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Discussion Starter #1
I recently made a post about mad mileage, but that is not the least of my worries. I smelt the oil that I had drained from my truck and I could smell diesel in it. The truck smokes blue and white on a cold startup, gets around 9mpg, has an intermittened vibration at idle with a slight jump in rpm's (only about 50 tops), and used the whole dipstick reading of oil in under 600 miles.
In confused because the truck always starts right up, doesn't have blow by or any leaks, and does not appear to lack any power. It's an early 1999 f250 7.3l (250,000 miles). I'm on a tight budget, does anyone have anything they would recommend I try? After 2 days of research I still haven't found anything it would be.
Thanks in advance.
 

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Usually diesel in the oil is bad injector O rings or at least a couple of them. The best remedy is to replace all of them. You can get a set for all 8 for around $80.00 for parts if you do them yourself.

https://www.dieselorings.com/1999-2003-ford-7-3l/engine-uvc-and-electrical/14-020-alliant-injector-o-rings-exterior.html

If you would like to make sure that there is a lot of diesel in the oil I would suggest that you pull a sample and send it off to a lab such as Blackstone and have them check it. They are fairly quick on getting the results back to you.

https://www.blackstone-labs.com/?session-id=txlnvrfkojyeazjp2e0quvzt&timeout=20&bslauth&urlbase=https://www.blackstone-labs.net/Bstone/(S(txlnvrfkojyeazjp2e0quvzt))/
 

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Discussion Starter #4
Are the o rings a pain to replace on my own?
I did read that form and one guy talked about how bad o rings can cause oil in the fuel, but I'm expecting fuel in the oil. I'm not sure how to check if there's oil in the fuel but I am definitely burning oil on cold starts and when I rev the engine a decent amount. Someone also talked about nozzle springs. Would I be better off just getting new injectors? Thanks
 

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The way to check for oil in the fuel is to pull your fuel filter. It will be stained black from the soot in the oil. I wouldn't change injectors unless you are having a significant cold start issue combined with rough running when cold. Just change the o-rings. It's not terrible to do at home. Basically, you have to pull the valve covers and pull the injectors. You start in the back because when you pull an injector, all the oil in the oil rail and all the fuel in the fuel rail drains into the cylinder. The motor slants back, so by pulling the back one first, you end up with most of the liquid in the rear cylinder. After pulling all the injectors and swapping the o-rings, you suction all the oil out of all the cylinders that you can. Replace the injectors and then WITH THE GLOW PLUGS OUT - rotate the engine over twice by hand, then bump the starter a few times to expel any residual oil out the glow plug hole. At this point, crank the engine over until you hear the HPOP load up (or see IC pressure come up on a scanner). That will ensure a quicker start once you've buttoned everything up.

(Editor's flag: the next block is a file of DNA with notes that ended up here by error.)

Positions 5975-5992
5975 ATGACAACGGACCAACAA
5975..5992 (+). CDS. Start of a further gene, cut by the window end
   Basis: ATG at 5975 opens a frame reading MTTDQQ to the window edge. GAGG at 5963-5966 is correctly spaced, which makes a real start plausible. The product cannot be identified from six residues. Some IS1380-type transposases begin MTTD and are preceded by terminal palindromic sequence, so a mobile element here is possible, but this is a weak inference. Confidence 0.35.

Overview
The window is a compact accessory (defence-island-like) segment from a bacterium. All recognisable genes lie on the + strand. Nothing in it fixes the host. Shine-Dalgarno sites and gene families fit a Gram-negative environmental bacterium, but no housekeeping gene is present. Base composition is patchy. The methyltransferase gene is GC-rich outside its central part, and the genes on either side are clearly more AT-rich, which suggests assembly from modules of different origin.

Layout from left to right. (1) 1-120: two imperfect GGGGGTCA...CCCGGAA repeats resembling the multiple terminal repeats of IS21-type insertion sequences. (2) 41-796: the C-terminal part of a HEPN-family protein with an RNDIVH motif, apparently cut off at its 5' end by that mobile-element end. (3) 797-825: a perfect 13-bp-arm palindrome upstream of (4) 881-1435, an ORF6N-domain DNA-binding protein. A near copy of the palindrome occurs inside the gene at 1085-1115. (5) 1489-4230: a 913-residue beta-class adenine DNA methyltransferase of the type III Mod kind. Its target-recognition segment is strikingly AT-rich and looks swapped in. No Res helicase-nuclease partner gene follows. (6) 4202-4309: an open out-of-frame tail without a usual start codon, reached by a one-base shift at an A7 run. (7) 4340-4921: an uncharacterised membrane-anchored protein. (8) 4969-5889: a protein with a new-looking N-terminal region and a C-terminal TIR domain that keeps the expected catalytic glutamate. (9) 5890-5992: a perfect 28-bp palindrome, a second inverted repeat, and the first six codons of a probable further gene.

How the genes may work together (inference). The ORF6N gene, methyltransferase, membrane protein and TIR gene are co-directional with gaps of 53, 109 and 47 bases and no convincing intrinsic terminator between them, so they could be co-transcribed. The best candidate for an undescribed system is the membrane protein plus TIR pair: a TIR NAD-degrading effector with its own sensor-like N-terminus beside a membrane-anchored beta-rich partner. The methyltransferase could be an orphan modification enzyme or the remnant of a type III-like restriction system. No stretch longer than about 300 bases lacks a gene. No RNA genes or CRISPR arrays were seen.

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Discussion Starter #6
Awesome, thank you, I'm planning on getting new o rings tonight from Ford. I read something about injector springs on another form. Are these springs replaceable or would you recommend I only do the o rings while I'm in there? Also are there any certain tools I should get for the procedure?
Thanks so much.
 

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Discussion Starter #7
Also, can the O rings cause fuel to get into the oil? Or do bad ones only result in oil in the fuel. I Definitely have some diesel in my oil.
 

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There are no "injector springs" - at least nothing serviceable. There are some springs inside the injectors, but that requires rebuilding them. That's not a task for the faint of heart. One of those "screw this piece off and POW - 15 parts are now laying on the garage floor in no particular order" jobs. Don't mess with them. Also, there are better places to get your injector o-rings. Here, for example - https://www.dieselorings.com/1999-2003-ford-7-3l/engine-uvc-and-electrical/14-020-alliant-injector-o-rings-exterior.html

So - when the key is on and the engine is off, there is 60 psi fuel in the rail and no oil pressure. At that point, fuel can push across into the oil rail. When the engine is running, there is 500-2500 psi in the oil rail and 60 in the fuel rail and oil is going to be pushing into the fuel rail. So, the answer to the question is - yes, fuel can get to the oil when the key is on and the engine is off.
 

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Discussion Starter #9
Okay, I just checked the fuel filter and it is completely clean. Not black at all. It looks brand new. I'm not sure if the previous owner would have replaced it when I bought it. I'm not sure if 600 miles and a whole dipstick reading would have blackened the filter, but I would assume it would have. Is the filter not a telltale sign? Could it still be the O rings? I'm wondering if it's maybe something with my piston or the rings.